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Respiratory system has one primary function: to supply the blood with oxygen in order for the blood to deliver oxygen to all parts of the body. Every living cell in the body needs oxygen to complete normal metabolic functions and stay alive. While a human breathes, the oxygen is inhaled, it binds to the hemoglobin molecules, and it is carried away to the rest of the body. When the blood travels back from the rest of the body to the heart, it collects carbon dioxide, a side-product of cell metabolism, which is exhaled by the respiratory system. The respiratory system in humans includes airways, lungs, and the respiratory muscles.
Mouth and Nose
The air enters the respiratory system through the mouth and nose. These parts of the body are connected through two tubes at the back of the throat. A nose is a protuberance in vertebrates that houses the nostrils, or nares, which admit and expel air for respiration in conjunction with the mouth. Pharynx is situated behind the nasal cavity and this is where the air passes before getting into the rest of the respiratory system. The nose has inner hairs whose function is to stop unwanted particles from entering the respiratory tract. Moreover, the nose contains mucus-secreting cells, to keep the surface moist and prevent drying of the skin. Once the air progresses through the mouth or nose, it travels through the oropharynx, nasopharynx, the larynx, the trachea, and a progressively subdividing system of bronchi and bronchioles until it finally reaches the alveoli where the gas exchange of carbon dioxide and oxygen takes place.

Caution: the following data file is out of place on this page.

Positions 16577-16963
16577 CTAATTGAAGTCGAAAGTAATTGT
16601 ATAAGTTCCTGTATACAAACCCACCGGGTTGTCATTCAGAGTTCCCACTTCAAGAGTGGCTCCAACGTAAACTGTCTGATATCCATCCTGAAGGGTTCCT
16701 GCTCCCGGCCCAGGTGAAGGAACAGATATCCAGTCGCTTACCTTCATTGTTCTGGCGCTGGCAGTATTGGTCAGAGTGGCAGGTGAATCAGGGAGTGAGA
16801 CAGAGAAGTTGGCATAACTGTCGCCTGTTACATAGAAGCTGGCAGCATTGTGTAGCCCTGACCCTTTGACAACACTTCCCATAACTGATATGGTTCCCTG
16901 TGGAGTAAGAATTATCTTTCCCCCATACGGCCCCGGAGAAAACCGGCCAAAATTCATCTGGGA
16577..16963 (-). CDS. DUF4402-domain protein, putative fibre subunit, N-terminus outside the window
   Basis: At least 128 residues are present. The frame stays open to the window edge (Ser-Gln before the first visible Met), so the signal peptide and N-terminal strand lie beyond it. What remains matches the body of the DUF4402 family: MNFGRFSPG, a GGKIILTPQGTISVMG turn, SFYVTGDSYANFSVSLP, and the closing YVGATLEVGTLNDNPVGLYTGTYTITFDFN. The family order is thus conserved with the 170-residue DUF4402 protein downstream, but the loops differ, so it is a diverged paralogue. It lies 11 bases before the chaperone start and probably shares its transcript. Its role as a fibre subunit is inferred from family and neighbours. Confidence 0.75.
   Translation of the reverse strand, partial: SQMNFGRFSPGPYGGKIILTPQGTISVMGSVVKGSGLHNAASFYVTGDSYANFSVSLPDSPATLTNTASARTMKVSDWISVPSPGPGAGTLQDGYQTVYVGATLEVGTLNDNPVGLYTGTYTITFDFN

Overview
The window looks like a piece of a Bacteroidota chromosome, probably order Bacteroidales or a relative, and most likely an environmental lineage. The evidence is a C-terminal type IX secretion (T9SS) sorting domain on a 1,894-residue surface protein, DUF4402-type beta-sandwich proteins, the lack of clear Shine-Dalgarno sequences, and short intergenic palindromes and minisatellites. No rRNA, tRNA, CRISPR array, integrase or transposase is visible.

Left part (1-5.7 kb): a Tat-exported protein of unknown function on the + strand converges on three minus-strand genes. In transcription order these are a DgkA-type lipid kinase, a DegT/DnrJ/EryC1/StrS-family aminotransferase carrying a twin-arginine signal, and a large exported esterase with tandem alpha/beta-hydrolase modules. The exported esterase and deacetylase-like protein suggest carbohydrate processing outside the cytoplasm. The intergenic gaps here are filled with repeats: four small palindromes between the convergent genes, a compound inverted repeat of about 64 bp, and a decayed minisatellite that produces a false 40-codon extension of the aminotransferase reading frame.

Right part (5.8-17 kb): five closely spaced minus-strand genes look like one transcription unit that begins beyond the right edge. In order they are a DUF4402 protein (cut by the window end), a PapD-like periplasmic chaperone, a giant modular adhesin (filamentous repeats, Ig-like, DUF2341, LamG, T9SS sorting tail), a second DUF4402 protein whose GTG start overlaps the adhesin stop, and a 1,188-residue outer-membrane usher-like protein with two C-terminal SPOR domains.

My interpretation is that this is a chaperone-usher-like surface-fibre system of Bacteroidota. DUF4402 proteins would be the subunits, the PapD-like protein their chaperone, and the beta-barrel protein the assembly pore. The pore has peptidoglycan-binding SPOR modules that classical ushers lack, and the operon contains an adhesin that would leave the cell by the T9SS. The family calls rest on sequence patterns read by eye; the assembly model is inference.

Lungs are the most important and paired organs, located in the respiratory tract. The two lungs are located in the chest on either side of the heart. Their function is to transport the oxygen into the bloodstream and release carbon dioxide back into the atmosphere. Lungs are made of spongy and soft tissue that is protected with epithelium. The trachea divides into the two main bronchi that enter the roots of the lungs. Bronchi divide within the lung and gives rise to bronchioles. The branching continues until the level of terminal bronchioles, which lead to alveolar sacs. Alveoli are hollow cavities at the end of the respiratory tree, which are sites of the gas exchange with the blood as well. This is the place of gas exchange, where the blood brings the carbon dioxide from the body, and takes up oxygen to transport it to the living cells.

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